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Open Access Highly Accessed Research article

Mild autonomic dysfunction in primary Sjögren's syndrome: a controlled study

Fin ZJ Cai1, Sue Lester12, Tim Lu1, Helen Keen1, Karyn Boundy3, Susanna M Proudman4, Anne Tonkin5 and Maureen Rischmueller15*

Author Affiliations

1 Rheumatology Department, The Queen Elizabeth Hospital, Woodville Road, Woodville South, 5011, Australia

2 Hanson Institute, Frome Road, Adelaide, 5000, Australia

3 Neurology Department, The Queen Elizabeth Hospital, Woodville Road, Woodville South, 5011, Australia

4 Rheumatology Department, The Royal Adelaide Hospital, North Terrace, Adelaide, 5000, Australia

5 School of Medicine, University of Adelaide, Frome Road, Adelaide, 5000, Australia

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Arthritis Research & Therapy 2008, 10:R31  doi:10.1186/ar2385

The electronic version of this article is the complete one and can be found online at: http://arthritis-research.com/content/10/2/R31


Received:31 October 2007
Revisions received:20 February 2008
Accepted:7 March 2008
Published:7 March 2008

© 2008 Cai et al.; licensee BioMed Central Ltd.

This is an open access article distributed under the terms of the Creative Commons Attribution License (http://creativecommons.org/licenses/by/2.0), which permits unrestricted use, distribution, and reproduction in any medium, provided the original work is properly cited.

Abstract

Introduction

The aim of this study was to compare cardiovascular autonomic nervous system function in patients with primary Sjögren's syndrome (pSS) with that in control individuals, and to correlate the findings with autonomic symptoms and the presence of exocrine secretory dysfunction.

Methods

Twenty-seven female patients with pSS and 25 control individuals completed the COMPASS (Composite Autonomic Symptom Scale) self-reported autonomic symptom questionnaire. Beat-to-beat heart rate and blood pressure data in response to five standard cardiovascular reflex tests were digitally recorded using a noninvasive finger pressure cuff and heart rate variability was analyzed by Fourier spectral analysis. Analysis was performed by analysis of variance (ANOVA), multivariate ANOVA and repeated measures ANOVA, as indicated. Factor analysis was utilized to detect relationships between positive autonomic symptoms in pSS patients.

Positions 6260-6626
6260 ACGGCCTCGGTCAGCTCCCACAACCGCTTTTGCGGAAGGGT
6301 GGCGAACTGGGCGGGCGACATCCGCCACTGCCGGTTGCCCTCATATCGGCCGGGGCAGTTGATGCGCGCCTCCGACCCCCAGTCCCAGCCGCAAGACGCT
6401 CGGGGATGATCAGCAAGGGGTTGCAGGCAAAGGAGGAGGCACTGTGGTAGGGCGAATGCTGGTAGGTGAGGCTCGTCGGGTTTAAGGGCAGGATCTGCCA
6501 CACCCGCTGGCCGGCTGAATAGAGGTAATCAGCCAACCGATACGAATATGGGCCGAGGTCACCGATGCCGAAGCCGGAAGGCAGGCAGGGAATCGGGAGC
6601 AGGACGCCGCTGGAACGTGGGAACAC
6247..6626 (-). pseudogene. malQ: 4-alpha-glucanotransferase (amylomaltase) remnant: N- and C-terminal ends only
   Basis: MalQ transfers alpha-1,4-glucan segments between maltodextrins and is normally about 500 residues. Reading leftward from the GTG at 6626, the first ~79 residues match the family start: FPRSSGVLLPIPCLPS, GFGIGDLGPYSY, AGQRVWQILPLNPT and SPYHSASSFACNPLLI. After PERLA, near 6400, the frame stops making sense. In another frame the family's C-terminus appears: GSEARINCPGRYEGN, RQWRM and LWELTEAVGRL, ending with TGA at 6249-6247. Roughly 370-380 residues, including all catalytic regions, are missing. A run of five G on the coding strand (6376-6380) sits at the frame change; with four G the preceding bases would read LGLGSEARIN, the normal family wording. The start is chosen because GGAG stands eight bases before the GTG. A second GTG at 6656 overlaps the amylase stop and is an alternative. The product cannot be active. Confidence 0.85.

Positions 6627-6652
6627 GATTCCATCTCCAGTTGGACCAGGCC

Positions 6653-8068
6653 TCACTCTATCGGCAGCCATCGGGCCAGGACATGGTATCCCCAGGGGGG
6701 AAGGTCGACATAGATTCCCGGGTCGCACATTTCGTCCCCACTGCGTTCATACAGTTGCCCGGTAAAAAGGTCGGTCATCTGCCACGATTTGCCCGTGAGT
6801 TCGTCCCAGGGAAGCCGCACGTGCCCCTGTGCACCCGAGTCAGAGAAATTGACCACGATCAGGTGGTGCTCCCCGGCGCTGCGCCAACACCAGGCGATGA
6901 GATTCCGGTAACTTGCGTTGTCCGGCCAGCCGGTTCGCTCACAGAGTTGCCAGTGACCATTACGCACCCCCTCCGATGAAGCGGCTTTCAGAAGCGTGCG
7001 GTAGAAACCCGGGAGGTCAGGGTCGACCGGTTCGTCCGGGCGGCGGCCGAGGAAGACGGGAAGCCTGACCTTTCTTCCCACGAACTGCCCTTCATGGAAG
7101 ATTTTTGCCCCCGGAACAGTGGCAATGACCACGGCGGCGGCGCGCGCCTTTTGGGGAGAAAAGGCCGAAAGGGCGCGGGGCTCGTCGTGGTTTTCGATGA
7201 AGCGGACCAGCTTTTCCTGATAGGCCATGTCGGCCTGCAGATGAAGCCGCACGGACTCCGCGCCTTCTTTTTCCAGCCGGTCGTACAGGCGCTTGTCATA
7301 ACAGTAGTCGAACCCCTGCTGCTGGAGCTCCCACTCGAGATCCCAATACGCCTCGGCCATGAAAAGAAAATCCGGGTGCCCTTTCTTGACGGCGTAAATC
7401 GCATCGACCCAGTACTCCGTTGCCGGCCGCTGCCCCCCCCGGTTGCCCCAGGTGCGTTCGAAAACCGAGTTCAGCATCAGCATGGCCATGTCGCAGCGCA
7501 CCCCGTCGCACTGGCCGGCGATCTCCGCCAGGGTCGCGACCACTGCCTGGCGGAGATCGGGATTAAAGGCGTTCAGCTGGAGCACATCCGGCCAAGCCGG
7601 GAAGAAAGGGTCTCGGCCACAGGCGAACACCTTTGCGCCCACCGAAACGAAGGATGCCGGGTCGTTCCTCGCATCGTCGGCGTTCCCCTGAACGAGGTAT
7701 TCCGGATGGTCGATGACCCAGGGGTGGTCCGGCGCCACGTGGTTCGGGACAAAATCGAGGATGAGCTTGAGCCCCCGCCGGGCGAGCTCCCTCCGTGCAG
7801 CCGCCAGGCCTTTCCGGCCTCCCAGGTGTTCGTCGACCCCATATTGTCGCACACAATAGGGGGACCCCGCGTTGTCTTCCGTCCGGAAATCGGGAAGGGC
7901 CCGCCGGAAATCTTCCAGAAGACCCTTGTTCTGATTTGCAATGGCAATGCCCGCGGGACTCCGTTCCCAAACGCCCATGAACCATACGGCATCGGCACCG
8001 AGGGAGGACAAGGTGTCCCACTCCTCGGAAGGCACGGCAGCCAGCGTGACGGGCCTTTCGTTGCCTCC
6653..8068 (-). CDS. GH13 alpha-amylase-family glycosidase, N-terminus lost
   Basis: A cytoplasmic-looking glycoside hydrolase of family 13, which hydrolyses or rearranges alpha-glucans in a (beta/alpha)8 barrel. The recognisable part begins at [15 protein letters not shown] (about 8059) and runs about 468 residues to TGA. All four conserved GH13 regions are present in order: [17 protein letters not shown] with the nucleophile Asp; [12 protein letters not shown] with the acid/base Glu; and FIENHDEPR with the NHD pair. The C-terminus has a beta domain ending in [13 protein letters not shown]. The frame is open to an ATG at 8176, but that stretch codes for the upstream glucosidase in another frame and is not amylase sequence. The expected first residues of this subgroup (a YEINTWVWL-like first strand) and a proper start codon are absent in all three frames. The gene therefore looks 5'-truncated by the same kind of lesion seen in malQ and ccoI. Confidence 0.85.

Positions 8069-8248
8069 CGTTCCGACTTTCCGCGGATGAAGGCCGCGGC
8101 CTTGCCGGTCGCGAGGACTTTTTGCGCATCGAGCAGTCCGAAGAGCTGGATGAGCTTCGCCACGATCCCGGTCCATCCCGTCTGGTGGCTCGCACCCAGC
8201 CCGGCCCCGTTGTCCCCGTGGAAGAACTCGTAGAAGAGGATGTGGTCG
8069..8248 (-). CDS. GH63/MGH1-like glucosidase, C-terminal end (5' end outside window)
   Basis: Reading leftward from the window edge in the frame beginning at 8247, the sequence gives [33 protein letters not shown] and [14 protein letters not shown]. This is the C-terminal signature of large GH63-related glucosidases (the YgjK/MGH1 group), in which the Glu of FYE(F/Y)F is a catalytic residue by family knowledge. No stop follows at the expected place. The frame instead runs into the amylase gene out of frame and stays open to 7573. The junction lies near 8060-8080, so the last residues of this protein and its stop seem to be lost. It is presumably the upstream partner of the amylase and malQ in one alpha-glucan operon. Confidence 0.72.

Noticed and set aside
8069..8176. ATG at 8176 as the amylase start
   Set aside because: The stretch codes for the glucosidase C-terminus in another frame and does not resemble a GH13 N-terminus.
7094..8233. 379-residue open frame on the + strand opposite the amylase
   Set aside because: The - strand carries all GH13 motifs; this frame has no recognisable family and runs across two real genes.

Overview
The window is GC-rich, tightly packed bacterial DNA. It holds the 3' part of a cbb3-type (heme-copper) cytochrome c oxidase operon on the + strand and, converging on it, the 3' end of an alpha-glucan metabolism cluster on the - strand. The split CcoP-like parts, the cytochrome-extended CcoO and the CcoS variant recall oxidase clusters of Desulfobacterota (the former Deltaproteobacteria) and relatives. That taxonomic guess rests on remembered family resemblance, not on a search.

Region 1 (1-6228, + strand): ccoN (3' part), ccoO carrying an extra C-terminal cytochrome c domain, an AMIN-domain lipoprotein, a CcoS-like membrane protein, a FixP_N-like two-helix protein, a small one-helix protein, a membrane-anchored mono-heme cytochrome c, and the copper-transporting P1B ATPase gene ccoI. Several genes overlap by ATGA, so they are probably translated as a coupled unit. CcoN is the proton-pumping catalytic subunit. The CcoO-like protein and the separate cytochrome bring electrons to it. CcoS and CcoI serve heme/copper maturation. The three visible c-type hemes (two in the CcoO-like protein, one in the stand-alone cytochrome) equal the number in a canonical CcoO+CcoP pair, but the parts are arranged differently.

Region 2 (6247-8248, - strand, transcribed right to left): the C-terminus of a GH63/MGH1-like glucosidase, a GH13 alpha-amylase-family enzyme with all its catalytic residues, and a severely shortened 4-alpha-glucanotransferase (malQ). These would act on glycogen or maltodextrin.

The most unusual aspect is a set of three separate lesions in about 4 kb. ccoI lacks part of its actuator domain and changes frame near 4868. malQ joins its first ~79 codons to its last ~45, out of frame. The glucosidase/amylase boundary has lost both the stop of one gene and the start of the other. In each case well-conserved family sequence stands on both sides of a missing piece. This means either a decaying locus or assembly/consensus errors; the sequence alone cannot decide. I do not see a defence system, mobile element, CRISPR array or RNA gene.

Results

Multiple, mild autonomic disturbances were observed in pSS patients relating to decreased heart rate variability, decreased blood pressure variability and increased heart rate, which were most evident in response to postural change. There was a strong trend toward an association between decreased heart rate variability and increased severity of the secretomotor, orthostatic, bladder, gastroparesis and constipation self-reported autonomic symptom cluster identified in pSS patients. This symptom cluster was also associated with fatigue and reduced unstimulated salivary flow, and therefore may be an important component of the clinical spectrum of this disease.

Conclusion

There was evidence of mild autonomic dysfunction in pSS as measured with both cardiovascular reflex testing and self-reported symptoms. Pathogenic autoantibodies targeting M3 muscarinic receptors remain a strong candidate for the underlying pathophysiology, but practical assays for the detection of this autoantibody remain elusive.

Introduction

Primary Sjögren's syndrome (pSS) is a systemic autoimmune disease that is characterized by exocrine failure of salivary and lacrimal glands, in addition to a wide range of extraglandular features. Many clinical features of pSS are also features of autonomic neuropathy, which has been documented in pSS [1]. Functional autoantibodies that target muscarinic acetylcholine receptors have been identified in the sera of patients with pSS, and these may represent an important mechanism in the production of sicca symptoms, bladder irritability and gastrointestinal symptoms [2,3]. Cardiovascular autonomic responses are a validated measure of autonomic nervous system function, and analysis of heart rate variability (HRV) provides additional information about parasympathetic and sympathetic activity. Studies in this area have yielded variable results in pSS patients, depending on the population studied and methodology applied. Some reported no autonomic dysfunction [4,5] whereas others found disturbance of the parasympathetic system [6,7] or both parasympathetic and sympathetic nervous systems [8-10]. The aim of this study was to compare objectively autonomic nervous system function in pSS patients with that in control individuals, and to correlate the findings with objective measures of secretomotor function and self-reported symptoms.

Materials and methods

Study participants